Let's stop right there because Harding is out of his mind. Someone is always a winner, at least in relative terms, and in politics, relative terms is what matters.

The only problem is figuring out who the relative winner is. Had Republicans realized Obama would win this election, they would have made a far different choice in last summer's budget negotiations.

Harding continues ...
If one side swerves then the other wins; and if both swerve – extending all current policy – then we come back next year and do it all again. In order to show that they will not swerve, politicians on both sides are publicly flirting with the idea of going over the cliff, at least temporarily.

If everybody knows how much damage this would do then the credibility of these threats is easy to assess. The danger comes, however, if people have different views of the cost, making their actions less predictable – and so far economists have not helped by sending out a mixed message.
Precisely. The real game of chicken is exactly the opposite of what Harding first suggested. The real game of chicken is neither party can figure out precisely who will benefit from the fiscal cliff.

If neither party can figure that out, they will both agree to kick the can down the road. This is what happened last summer. However, I doubt it will happen again to the same degree again.

President Obama cannot be elected for another term so he has nothing to lose by holding out.

On the other hand, Republicans may have something to lose (the mid-term elections two years from now).

If either side blinks, expect Republicans to blink first.

Don't Fear Fiscal Cliff

In regards to the game of chicken, Democrat senator Patty Murray, co-chair of last year’s deficit supercommittee says Don't Fear Fiscal Cliff

“If the Republicans will not agree with that, we will reach a point at the end of this year where all the tax cuts expire and we’ll start over next year,” said Patty Murray, who was co-chair of last year’s deficit supercommittee, on ABC’s This Week. “And whatever we do will be a tax cut for whatever package we put together. That may be the way to get past this.”

The Washington senator is one of the most senior figures from either party to suggest that temporarily going off the fiscal cliff could be an acceptable way to break the impasse over fiscal policy. Her hard line could strengthen the negotiating position of Democrats but frighten markets.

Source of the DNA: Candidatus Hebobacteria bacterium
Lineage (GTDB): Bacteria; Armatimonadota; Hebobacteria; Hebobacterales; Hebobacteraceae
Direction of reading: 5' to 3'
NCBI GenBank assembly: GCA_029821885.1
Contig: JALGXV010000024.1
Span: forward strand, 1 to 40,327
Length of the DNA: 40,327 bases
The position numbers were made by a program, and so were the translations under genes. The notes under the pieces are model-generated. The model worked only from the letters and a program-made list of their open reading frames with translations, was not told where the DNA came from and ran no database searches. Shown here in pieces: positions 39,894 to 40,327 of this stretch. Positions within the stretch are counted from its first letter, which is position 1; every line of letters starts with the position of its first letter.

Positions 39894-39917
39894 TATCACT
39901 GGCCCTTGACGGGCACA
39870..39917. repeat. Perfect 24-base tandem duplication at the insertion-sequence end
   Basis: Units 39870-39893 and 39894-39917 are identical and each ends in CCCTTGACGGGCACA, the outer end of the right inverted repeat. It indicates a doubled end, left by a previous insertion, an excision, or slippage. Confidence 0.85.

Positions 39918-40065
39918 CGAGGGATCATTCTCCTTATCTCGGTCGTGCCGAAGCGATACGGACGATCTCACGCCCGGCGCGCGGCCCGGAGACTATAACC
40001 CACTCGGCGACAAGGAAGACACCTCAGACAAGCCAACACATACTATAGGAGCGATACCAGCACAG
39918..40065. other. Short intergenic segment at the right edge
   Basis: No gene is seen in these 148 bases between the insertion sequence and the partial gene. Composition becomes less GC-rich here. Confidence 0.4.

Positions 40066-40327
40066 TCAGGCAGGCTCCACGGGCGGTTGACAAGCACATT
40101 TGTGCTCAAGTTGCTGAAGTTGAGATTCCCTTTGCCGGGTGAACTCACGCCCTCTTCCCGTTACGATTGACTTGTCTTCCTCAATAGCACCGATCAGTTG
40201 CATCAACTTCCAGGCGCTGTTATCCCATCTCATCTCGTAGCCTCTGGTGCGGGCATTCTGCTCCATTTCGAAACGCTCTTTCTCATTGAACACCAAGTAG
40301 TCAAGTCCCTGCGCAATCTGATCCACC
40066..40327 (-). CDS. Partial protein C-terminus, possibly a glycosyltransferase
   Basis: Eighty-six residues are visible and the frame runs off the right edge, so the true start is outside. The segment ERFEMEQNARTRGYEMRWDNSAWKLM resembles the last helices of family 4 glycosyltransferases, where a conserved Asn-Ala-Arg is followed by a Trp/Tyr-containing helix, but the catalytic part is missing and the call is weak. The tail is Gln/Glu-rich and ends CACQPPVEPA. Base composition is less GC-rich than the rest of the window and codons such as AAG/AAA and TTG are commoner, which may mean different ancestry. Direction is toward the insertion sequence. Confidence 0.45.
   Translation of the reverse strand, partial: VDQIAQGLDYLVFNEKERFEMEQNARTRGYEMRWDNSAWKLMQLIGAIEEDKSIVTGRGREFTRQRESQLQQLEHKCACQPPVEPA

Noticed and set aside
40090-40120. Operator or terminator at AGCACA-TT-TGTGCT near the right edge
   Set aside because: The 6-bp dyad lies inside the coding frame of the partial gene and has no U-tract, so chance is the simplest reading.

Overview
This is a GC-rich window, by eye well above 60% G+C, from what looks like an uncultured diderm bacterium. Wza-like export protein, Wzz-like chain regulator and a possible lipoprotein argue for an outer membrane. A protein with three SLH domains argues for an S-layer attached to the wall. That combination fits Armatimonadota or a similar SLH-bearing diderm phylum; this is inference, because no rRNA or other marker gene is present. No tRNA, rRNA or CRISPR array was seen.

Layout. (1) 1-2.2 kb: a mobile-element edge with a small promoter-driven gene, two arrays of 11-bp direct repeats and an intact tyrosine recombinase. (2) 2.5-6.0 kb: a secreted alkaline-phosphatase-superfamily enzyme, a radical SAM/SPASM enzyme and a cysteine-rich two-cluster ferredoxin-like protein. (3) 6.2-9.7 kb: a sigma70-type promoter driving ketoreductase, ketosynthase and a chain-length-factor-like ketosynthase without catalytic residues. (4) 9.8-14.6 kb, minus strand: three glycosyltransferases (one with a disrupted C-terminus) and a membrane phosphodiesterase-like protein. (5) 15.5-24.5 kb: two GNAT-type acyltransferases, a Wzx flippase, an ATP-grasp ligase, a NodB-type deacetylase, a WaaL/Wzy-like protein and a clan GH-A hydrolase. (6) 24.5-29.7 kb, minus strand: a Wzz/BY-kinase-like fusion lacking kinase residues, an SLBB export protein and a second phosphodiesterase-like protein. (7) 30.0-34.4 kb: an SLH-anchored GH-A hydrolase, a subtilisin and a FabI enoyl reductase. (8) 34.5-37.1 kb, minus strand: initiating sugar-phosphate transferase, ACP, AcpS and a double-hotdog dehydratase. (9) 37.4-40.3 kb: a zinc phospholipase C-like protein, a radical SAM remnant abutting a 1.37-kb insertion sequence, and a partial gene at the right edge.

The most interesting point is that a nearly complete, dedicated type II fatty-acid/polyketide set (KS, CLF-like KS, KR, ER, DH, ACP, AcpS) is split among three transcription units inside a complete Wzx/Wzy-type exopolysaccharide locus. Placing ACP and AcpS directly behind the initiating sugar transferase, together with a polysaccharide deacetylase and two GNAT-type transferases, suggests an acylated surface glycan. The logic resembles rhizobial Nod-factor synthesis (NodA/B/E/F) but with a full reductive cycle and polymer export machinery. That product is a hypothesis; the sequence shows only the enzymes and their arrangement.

Going off the cliff would have the political advantage of letting Congress vote for tax cuts, after they go up automatically at the end of the year, rather than voting for tax rises now.
There's an interesting thought: Let the fiscal cliff happen, then pretend to cut taxes days later.

The problem once again (from a political perspective) is figuring out precisely who will benefit from alleged "reduced taxes" even though anyone with an eighth-ounce of common sense will realize taxes were not lowered.

Anatomy of the US Fiscal Cliff

Gavyn Davies writing for the Financial Times has interesting analysis and charts in his post Anatomy of the US Fiscal Cliff.



For starters, not the absolute absurdity of Republican protests over defense cuts.

The key item is in regards to the Bush tax cuts. The problem for those affected (me included) is the Republican leadership that negotiated these terms were arrogant fools thinking Obama had no chance of reelection.

Once again, please do not blame me. I did not vote for Obama. I was all in favor of Rand Paul's budget-balancing proposal that got hardly any votes.

Secondarily, I was in favor of a plan negotiated by Republican senator Tom Colburn as part of the "gang of six" bipartisan senators.

Sadly, those choices may now be off the table for four more years. In the meantime, please ponder this chart.



From that perspective, the fiscal cliff does not seem so bad. Consequences be damned because I will certainly be affected.

Once again, I am not in favor of tax hikes. However, (and unlike most hypocrites in Congress) I am not in favor of deficit spending either.

Options that Republicans had six months ago simply may not be there today. Don't blame the messenger for this sorry state of affairs.

Mike "Mish" Shedlock
http://globaleconomicanalysis.blogspot.com

Mike Shedlock

Mike Shedlock is a registered investment advisor representative for Sitka Pacific Capital Management.